Paula Vitola works through media art & archeology, researching relationships between human and technology. Her work encompasses experimenting with technology and nature, programming and gadget-hacking.

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Freedom of Movement




Freedom of Movement

Nina Fischer & Maroan el Sani

Curated by Deirdre Morrissey supported by Directors Matthew Nevin & Ciara Scanlan.

The exhibition is kindly supported by The Arts Council of Ireland, an IMMA Production Residency, Goethe Institut Dublin and the Institut für Auslandsbeziehungen.

Opening reception: Thurs 24 August 6pm – 8pm

Exhibition continues: 25 Aug – 22 Sept 2017

Gallery Open: Tues – Sat, 1pm -6pm

Closing event: Late Opening for Culture Night, Friday 22 September 2017 – 5-9pm

 

The MART Gallery’s curatorial vision for 2017 is to select artists who work under the parameters of risk and political agitation, creating powerful, informative and experimental work. We are delighted to present ‘Freedom of Movement’ an exhibition of film work by renowned German artists Nina Fischer & Maroan el Sani.

MART first introduced the work of Fischer & el Sani to Ireland in 2014 when the artists presented film works ‘Narita Field Trip’ and ‘Spelling Dystopia’ in an exhibition curated by Barry Kehoe.  Both pieces were created when the artists were Associate Professors at the School of Art and Design in Sapporo City University in Japan and explored tensions that arise between the forces of globalisation and specific local narratives.

Always keen to build upon established relationships with international artists, MART has invited Fischer and El Sani back to Dublin for the presentation of two recent film installations ‘Identity’s Rule of Three’ (2015) and ‘Freedom of Movement’ (2017) These films pose questions on various aspects of human identity and society, the limits of geographical, artistic and social structure, and race relations.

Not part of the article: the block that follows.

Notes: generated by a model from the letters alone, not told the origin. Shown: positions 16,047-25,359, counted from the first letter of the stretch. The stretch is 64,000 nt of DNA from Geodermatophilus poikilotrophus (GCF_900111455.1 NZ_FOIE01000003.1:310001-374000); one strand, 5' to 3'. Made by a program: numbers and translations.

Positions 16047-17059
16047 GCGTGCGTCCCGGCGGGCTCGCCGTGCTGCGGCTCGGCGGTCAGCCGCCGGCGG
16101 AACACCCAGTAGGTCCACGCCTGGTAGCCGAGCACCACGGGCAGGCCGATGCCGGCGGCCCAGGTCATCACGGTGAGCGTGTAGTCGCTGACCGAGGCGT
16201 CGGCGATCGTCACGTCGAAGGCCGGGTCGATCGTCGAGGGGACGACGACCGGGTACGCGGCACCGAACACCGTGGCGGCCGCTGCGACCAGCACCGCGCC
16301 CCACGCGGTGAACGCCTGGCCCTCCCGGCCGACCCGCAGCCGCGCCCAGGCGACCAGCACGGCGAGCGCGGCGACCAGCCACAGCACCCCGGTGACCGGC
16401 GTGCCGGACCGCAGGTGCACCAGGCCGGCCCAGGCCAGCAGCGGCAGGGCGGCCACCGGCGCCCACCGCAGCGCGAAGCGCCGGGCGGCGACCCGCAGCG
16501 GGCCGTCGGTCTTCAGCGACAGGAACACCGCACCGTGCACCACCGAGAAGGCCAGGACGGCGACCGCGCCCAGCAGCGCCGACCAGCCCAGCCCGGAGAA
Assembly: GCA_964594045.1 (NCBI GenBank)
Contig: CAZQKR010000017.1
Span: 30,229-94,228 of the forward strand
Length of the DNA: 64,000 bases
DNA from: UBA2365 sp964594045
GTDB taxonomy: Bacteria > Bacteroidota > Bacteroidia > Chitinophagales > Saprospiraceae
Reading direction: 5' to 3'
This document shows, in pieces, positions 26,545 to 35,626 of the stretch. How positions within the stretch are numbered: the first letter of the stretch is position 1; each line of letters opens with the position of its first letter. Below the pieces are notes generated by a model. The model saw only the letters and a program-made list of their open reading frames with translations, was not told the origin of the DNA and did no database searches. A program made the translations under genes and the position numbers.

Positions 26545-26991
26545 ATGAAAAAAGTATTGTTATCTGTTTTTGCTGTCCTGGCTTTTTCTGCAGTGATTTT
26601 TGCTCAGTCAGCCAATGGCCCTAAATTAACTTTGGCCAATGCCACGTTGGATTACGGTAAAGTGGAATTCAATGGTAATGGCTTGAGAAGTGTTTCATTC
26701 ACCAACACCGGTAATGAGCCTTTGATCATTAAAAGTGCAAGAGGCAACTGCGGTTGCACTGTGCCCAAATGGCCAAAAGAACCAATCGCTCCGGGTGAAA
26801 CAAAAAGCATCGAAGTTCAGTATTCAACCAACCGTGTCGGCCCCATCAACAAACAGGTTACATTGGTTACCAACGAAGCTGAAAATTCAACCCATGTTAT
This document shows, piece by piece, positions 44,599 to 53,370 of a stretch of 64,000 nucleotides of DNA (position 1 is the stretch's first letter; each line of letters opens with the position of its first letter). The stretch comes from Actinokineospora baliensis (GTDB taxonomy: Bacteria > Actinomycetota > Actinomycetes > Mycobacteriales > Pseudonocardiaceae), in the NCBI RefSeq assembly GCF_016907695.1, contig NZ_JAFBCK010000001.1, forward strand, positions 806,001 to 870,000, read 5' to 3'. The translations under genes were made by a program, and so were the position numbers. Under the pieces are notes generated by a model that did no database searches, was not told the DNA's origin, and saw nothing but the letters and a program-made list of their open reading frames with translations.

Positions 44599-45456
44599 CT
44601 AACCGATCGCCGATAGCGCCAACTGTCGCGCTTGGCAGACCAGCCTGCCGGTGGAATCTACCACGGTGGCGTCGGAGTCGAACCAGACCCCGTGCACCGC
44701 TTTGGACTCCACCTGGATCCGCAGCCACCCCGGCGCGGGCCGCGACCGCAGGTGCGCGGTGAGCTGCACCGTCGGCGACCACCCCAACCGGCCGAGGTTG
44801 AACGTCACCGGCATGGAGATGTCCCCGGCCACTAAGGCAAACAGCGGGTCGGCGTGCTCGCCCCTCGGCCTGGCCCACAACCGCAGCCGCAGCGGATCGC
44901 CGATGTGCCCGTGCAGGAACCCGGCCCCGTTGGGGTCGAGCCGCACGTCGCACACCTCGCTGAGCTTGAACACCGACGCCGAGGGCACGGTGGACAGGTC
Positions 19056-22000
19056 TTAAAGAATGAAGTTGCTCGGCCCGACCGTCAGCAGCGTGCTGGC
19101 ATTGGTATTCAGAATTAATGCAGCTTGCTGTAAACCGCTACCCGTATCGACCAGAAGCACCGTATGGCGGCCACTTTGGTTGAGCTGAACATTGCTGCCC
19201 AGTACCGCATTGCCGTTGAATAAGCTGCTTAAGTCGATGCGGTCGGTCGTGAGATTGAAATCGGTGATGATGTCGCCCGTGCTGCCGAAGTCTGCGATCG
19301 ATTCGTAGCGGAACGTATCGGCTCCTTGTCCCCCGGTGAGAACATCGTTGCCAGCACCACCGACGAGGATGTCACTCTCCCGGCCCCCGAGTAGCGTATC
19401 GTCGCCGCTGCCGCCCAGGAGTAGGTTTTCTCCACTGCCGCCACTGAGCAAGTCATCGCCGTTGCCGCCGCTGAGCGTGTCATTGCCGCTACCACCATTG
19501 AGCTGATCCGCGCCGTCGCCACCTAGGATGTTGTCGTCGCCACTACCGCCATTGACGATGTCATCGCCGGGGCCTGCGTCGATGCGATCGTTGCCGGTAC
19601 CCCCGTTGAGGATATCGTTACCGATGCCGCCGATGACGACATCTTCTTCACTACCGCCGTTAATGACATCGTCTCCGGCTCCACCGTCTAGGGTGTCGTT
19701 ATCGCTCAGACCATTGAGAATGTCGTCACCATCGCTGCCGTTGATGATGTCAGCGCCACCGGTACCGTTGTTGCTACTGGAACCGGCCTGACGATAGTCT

Nina Fischer & Maroan el Sani are visual artists and directors who have worked collaboratively since the 1990s and both live and work in Berlin. Through their work they have explored narratives in various sites around the world juxtaposing hidden histories with the lived experiences of contemporary society and questioning cultural perspectives

Fischer & el Sani have participated in numerous international exhibitions, including Seoul Media City Bienniale (2014, 2012), Aichi Triennale (2013), Curitiba Biennale (2013), the Istanbul Biennale (2007), the Gwangju Biennale (2008, 2002, 1995), the Sydney Biennale (2002), Manifesta 4, Frankfurt (2002), Liverpool Biennial of Contemporary Art (1999).

Their solo shows have been hosted by, among others: Maxxi Museum, Rome (2017), K21 – Kunstsammlung NRW, Düsseldorf (2016), MART, Dublin (2014), Museu de Arte Moderna Aloisio Magalhães, Recife (2013), the Berlinische Galerie – Museum of Modern Art, Berlin (2012), the Austin Museum of Art – Arthouse, Austin (2012), the Hiroshima Museum of Contemporary Art (2010), the Cobra Museum, Amstelveen (2010), Kunsthaus Glarus (2009), the Stedelijk Museum Bureau, Amsterdam (2007), Yamaguchi Center for Arts and Media (2005), Metropolitan Museum of Photography, Tokyo (1998)

Identity’s Rule of Three

HD, colour, stereo, 20 min., 2015

An an­i­mated film that seizes the highly controversial de­bate around the planned pre­sen­ta­tion of eth­no­log­i­cal col­lec­tions in the re­con­structed Berlin City Cas­tle as an op­por­tu­nity to en­vi­sion a dif­fer­ent fu­ture. Play­ful and yet se­ri­ous, it ex­plores ques­tions of au­then­tic­ity and iden­tity of the in­di­viduum, art, ar­chi­tec­ture and so­ci­ety.

Identity’s  Rule of Three is a collaborative work of Nina Fischer, Maroan el Sani and Bertold Stallmach.

Freedom of Movement

3 chan­nel video in­stal­la­tion, HD, 9:45 min, 2017

Evok­ing the Olympic marathon from Rome 1960, in which the Ethiopian Abebe Bik­ila con­quered the African con­ti­nent’s first gold medal, run­ning bare­foot and be­com­ing a sport­ing leg­end and a sym­bol of an Africa that is free­ing it­self of colo­nial­ism, Fis­cher & el Sani have re­con­tex­tu­alised amidst Rome’s ra­tio­nal­ist ar­chi­tec­ture, a new race in­volv­ing refugees and im­mi­grants stak­ing a claim to their “free­dom of move­ment”, also un­der­stood as the pos­si­bil­ity of being welcomed in an­other coun­try.